I have the second home edition, which is a massive volume of over 1900 pages. Ironically, it is published by the division of Simon & Schuster called ‘pocket books’. There are other versions of this book, including one widely used by interns and physicians: ‘The Merck Manual of Diagnosis and Therapy.’ But the Home Edition is more approachable and easier to read without a medical background. However, it still includes much medical terminology, and it retains a great deal of the depth of information of the professional edition. This depth is a benefit and a detriment. There is often more information than a home reader needs, and some readers might misunderstand (or not understand at all) some sections on any topic.

The Merck Manual Home Edition is a useful reference, but it in no way substitutes for access to hospitals and physicians. Most of the book is dedicated to various illnesses that would require a physician to diagnose and treat.

The most useful section of the Merck Manual Home Edition, at least as concerns the topic of this book, is Section 24: ‘Accidents and Injuries’. The section is very readable; it has less technical medical terminology and less academic information (that would mainly be of interest to physicians) than the rest of the volume. The medical information in this section is very useful for medical problems that would be of concern to a first responder: burns, heat stroke, hypothermia, poisoning, drug overdoses, and more. There is a section on first aid, but it is very brief. You will definitively need a separate first aid book.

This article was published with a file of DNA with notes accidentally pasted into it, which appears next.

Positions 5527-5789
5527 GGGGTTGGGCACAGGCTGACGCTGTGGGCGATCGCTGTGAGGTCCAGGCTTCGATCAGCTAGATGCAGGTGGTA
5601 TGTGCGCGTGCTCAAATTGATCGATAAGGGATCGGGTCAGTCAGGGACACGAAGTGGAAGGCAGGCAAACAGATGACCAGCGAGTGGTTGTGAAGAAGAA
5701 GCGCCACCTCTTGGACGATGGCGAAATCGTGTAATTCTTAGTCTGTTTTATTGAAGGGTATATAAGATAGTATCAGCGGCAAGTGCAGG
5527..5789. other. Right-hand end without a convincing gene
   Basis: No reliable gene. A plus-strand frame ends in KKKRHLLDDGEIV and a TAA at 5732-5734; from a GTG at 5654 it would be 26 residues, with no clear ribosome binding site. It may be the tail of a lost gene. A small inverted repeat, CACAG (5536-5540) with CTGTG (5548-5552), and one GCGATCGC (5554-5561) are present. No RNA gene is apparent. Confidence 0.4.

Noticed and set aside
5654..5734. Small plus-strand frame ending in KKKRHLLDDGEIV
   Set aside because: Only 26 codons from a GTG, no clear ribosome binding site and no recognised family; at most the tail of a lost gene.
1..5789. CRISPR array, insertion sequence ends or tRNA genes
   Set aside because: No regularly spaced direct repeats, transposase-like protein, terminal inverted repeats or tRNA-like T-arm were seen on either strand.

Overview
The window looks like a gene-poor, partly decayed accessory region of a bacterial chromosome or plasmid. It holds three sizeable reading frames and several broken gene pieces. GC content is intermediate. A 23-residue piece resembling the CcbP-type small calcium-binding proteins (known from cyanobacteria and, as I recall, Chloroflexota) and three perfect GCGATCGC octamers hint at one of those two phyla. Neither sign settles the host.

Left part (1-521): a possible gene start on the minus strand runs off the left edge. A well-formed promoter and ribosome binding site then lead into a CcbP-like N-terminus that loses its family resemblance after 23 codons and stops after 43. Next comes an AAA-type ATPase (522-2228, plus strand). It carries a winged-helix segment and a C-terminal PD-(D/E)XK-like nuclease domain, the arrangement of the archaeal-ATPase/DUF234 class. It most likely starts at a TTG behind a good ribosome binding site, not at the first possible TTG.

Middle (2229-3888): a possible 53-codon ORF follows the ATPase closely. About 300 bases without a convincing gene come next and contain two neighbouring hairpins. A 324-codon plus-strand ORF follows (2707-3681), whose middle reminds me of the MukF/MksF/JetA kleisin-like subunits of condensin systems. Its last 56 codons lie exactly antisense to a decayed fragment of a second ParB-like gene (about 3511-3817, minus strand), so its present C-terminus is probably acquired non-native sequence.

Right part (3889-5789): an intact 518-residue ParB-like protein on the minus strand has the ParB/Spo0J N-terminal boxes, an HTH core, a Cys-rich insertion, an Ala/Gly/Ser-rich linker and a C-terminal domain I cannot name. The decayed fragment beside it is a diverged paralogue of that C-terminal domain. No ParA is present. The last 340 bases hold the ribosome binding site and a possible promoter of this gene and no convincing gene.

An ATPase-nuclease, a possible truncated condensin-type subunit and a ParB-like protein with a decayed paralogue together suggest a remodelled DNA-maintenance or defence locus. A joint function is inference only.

2. First Aid for Babies & Children Fast by The John’s Hopkins Children’s Center

This book is simple, non-technical, very easy to read, and has many large color photos illustrating everything. Although the book teaches first aid for children of all ages, most of the information applies also to first aid for adults. This book is a good first book to read if you need an easy quick introduction to basic first aid. It also would be an excellent book to keep in a first aid kit, because the material is presented so clearly and organized so well that it could be quickly consulted when needed.